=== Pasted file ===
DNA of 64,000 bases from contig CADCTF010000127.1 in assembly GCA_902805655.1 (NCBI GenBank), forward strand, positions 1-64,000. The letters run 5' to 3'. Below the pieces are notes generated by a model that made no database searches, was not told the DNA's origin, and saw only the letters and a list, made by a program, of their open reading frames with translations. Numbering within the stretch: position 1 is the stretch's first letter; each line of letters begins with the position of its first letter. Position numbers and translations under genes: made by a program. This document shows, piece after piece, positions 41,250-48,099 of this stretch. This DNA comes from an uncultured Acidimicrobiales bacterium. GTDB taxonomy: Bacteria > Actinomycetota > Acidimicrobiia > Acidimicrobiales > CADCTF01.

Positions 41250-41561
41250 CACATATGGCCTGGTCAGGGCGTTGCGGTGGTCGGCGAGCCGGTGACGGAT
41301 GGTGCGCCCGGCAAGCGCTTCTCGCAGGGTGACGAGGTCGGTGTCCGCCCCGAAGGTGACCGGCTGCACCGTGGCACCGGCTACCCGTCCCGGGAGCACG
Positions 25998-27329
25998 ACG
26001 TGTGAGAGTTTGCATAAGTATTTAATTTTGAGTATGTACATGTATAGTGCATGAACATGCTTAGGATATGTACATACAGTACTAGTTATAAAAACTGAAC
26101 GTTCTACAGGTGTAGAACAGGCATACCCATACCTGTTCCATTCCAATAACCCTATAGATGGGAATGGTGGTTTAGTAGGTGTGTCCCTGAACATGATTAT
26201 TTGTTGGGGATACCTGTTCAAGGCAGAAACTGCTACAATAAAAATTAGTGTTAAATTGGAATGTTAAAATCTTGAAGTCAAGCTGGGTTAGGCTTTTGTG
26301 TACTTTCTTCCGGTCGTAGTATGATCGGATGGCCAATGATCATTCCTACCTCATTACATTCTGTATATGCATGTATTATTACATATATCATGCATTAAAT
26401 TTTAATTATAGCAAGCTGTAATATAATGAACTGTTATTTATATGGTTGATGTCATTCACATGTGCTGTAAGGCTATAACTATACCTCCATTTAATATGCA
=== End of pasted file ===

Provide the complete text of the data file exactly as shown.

DNA of 64,000 bases from contig CADCTF010000127.1 in assembly GCA_902805655.1 (NCBI GenBank), forward strand, positions 1-64,000. The letters run 5' to 3'. Below the pieces are notes generated by a model that made no database searches, was not told the DNA's origin, and saw only the letters and a list, made by a program, of their open reading frames with translations. Numbering within the stretch: position 1 is the stretch's first letter; each line of letters begins with the position of its first letter. Position numbers and translations under genes: made by a program. This document shows, piece after piece, positions 41,250-48,099 of this stretch. This DNA comes from an uncultured Acidimicrobiales bacterium. GTDB taxonomy: Bacteria > Actinomycetota > Acidimicrobiia > Acidimicrobiales > CADCTF01.

Positions 41250-41561
41250 CACATATGGCCTGGTCAGGGCGTTGCGGTGGTCGGCGAGCCGGTGACGGAT
41301 GGTGCGCCCGGCAAGCGCTTCTCGCAGGGTGACGAGGTCGGTGTCCGCCCCGAAGGTGACCGGCTGCACCGTGGCACCGGCTACCCGTCCCGGGAGCACG
Positions 25998-27329
25998 ACG
26001 TGTGAGAGTTTGCATAAGTATTTAATTTTGAGTATGTACATGTATAGTGCATGAACATGCTTAGGATATGTACATACAGTACTAGTTATAAAAACTGAAC
26101 GTTCTACAGGTGTAGAACAGGCATACCCATACCTGTTCCATTCCAATAACCCTATAGATGGGAATGGTGGTTTAGTAGGTGTGTCCCTGAACATGATTAT
26201 TTGTTGGGGATACCTGTTCAAGGCAGAAACTGCTACAATAAAAATTAGTGTTAAATTGGAATGTTAAAATCTTGAAGTCAAGCTGGGTTAGGCTTTTGTG
26301 TACTTTCTTCCGGTCGTAGTATGATCGGATGGCCAATGATCATTCCTACCTCATTACATTCTGTATATGCATGTATTATTACATATATCATGCATTAAAT
26401 TTTAATTATAGCAAGCTGTAATATAATGAACTGTTATTTATATGGTTGATGTCATTCACATGTGCTGTAAGGCTATAACTATACCTCCATTTAATATGCA